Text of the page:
Category Archives: Meeting archive

Meeting of July 16, 2019

Howard Jones on “Marines Fighting Marines – The Battle of Drewry’s Bluff”

The Battle of Drewry’s Bluff took place on May 15, 1862. It was a small but significant part of General George B. McClellan’s Peninsula Campaign that began on March 17, 1862. It might have been the difference in the battle if it had been successful. Essentially, McClellan’s advance towards Richmond had stalled on the outskirts of the Confederate capital. Plans were then made to send a flotilla of ships up the James River and break the deadlock by shelling Richmond.

The only obstacle to this plan was Drewry’s Bluff, located just 7 miles downstream from Richmond. Here the river made a sharp turn and a massive bluff rose 110 feet above the river. The bluff was heavily defended by the Confederate States Marines Corps. A flotilla of 5 ships, including the indestructible Monitor, was sent upstream to blast its way through the defenses and capture Richmond.

The Battle of Drewry’s Bluff is unique because it is the only battle in the history of the United States Marine Corps where U.S. Marines and former Marines, (now the Confederate States Marine Corps), met in direct combat. Many of these men would have known each other from before the war.

Howard Jones is the President of the Peninsula Civil War round table and an amateur historian.

Meeting of June 18, 2019

Monika Trobits on “San Francisco in the Mid-19th Century”

San Francisco in the mid-19th century, an instant city, geographically isolated in the West, yet fated to be the gateway for a worldwide migration in search of golden dreams. Hundreds of thousands made the arduous journey to the fledgling city, including Argonauts who rushed west from the Northern and Southern states. They had seemingly left behind the political, economic and other slavery-related tensions of the period only to find that it had all traveled west with them. Monika’s presentation will explore the remnants of the antebellum and Civil War eras as they played out in old San Francisco, a boom town fraught with daily dramas, political rivalries and heated battles over pending statehood.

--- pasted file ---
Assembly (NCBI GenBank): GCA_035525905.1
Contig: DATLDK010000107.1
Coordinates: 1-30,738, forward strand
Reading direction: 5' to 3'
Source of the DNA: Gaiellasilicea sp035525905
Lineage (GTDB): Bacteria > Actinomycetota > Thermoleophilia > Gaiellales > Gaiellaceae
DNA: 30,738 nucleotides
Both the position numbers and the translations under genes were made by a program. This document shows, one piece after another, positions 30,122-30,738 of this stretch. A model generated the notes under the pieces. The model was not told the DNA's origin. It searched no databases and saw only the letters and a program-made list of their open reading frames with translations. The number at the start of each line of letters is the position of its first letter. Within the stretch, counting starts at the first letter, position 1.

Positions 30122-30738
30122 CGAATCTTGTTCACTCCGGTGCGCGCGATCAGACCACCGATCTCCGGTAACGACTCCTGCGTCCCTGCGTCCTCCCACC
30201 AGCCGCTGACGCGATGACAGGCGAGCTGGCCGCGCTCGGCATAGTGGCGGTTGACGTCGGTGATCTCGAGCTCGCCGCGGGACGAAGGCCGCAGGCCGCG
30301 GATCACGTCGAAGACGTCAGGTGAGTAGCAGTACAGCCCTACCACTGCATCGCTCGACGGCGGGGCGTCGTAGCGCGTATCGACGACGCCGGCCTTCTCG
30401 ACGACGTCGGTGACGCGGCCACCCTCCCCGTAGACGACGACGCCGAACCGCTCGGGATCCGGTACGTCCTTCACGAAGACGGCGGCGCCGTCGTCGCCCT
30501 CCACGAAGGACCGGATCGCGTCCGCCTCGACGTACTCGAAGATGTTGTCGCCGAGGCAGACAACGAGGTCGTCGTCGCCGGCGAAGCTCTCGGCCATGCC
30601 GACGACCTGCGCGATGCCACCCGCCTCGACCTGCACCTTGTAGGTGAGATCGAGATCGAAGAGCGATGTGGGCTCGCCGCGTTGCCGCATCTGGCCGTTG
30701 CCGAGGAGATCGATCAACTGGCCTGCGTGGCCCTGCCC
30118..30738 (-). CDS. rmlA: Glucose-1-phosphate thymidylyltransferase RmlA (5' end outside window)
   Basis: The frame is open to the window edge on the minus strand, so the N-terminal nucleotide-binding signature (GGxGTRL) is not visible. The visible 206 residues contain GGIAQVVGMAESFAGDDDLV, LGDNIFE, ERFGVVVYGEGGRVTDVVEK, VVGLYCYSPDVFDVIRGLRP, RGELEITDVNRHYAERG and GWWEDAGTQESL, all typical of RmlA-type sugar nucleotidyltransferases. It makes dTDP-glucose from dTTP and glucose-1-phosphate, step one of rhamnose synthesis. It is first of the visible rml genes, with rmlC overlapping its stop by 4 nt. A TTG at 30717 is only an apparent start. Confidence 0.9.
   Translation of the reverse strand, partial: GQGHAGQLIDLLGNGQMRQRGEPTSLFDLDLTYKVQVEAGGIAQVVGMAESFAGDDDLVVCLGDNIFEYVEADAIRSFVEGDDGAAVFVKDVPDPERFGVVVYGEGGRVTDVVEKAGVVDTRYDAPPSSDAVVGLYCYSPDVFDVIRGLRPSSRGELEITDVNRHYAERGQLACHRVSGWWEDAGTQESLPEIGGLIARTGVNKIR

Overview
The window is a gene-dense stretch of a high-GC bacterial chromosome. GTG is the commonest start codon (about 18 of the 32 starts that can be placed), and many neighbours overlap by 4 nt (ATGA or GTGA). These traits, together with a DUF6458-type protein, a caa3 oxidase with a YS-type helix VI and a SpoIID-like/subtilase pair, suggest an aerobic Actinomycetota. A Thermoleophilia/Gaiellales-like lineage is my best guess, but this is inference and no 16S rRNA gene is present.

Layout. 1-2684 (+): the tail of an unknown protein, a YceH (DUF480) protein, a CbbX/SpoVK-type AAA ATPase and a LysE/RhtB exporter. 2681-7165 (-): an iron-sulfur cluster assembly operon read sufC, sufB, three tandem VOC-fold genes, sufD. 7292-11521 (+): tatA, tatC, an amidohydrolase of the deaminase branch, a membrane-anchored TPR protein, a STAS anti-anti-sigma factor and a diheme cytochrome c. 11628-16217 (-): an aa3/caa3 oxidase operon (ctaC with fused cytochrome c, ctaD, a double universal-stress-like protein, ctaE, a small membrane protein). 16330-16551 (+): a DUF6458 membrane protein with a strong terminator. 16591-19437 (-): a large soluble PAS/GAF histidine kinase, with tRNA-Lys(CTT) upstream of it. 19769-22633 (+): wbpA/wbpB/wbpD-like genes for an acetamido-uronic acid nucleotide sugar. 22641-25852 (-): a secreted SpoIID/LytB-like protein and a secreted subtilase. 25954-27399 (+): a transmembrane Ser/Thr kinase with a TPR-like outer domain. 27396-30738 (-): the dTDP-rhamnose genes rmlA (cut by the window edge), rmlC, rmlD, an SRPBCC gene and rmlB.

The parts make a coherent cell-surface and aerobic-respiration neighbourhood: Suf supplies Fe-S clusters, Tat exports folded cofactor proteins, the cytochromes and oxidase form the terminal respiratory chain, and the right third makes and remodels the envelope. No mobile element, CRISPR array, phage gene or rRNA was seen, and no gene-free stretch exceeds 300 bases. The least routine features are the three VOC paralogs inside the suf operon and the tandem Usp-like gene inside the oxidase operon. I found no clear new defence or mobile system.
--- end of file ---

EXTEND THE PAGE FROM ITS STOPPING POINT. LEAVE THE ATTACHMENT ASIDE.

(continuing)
Monika Trobits has lived in San Francisco for 37 years. A New York City native, she has been studying local history since the mid-1980s. She established her tour company in 2011: www.sanfranciscojourneys.com and developed a walking tour in conjunction with her first book: Antebellum and Civil War San Francisco: A Western Theater for Northern & Southern Politics (published 2014). Nowadays, she also teaches walking history classes for OLLI, based at SF State. Her other nonfiction works include, “Dashiell Hammett’s San Francisco in the 1920s” an article that was published in the winter 2011 edition of the Argonaut and her second book, Bay Area Coffee: A Stimulating History, published in February 2019. Monika earned a B.A. in political science/history from SF State and lives down the road from the site of the 1859 Broderick-Terry duel.

Meeting of May 21, 2019

Bernie Quinn on “Three Men Who Could Have Ended the Civil War in 1862”

Over 750,000 Americans did not have to die in the Civil War! Three men who could have commanded the Army of the Potomac and crushed Robert E. Lee at Antietam, never got the chance. Because they were removed from the chessboard so early, you probably don’t even know their names.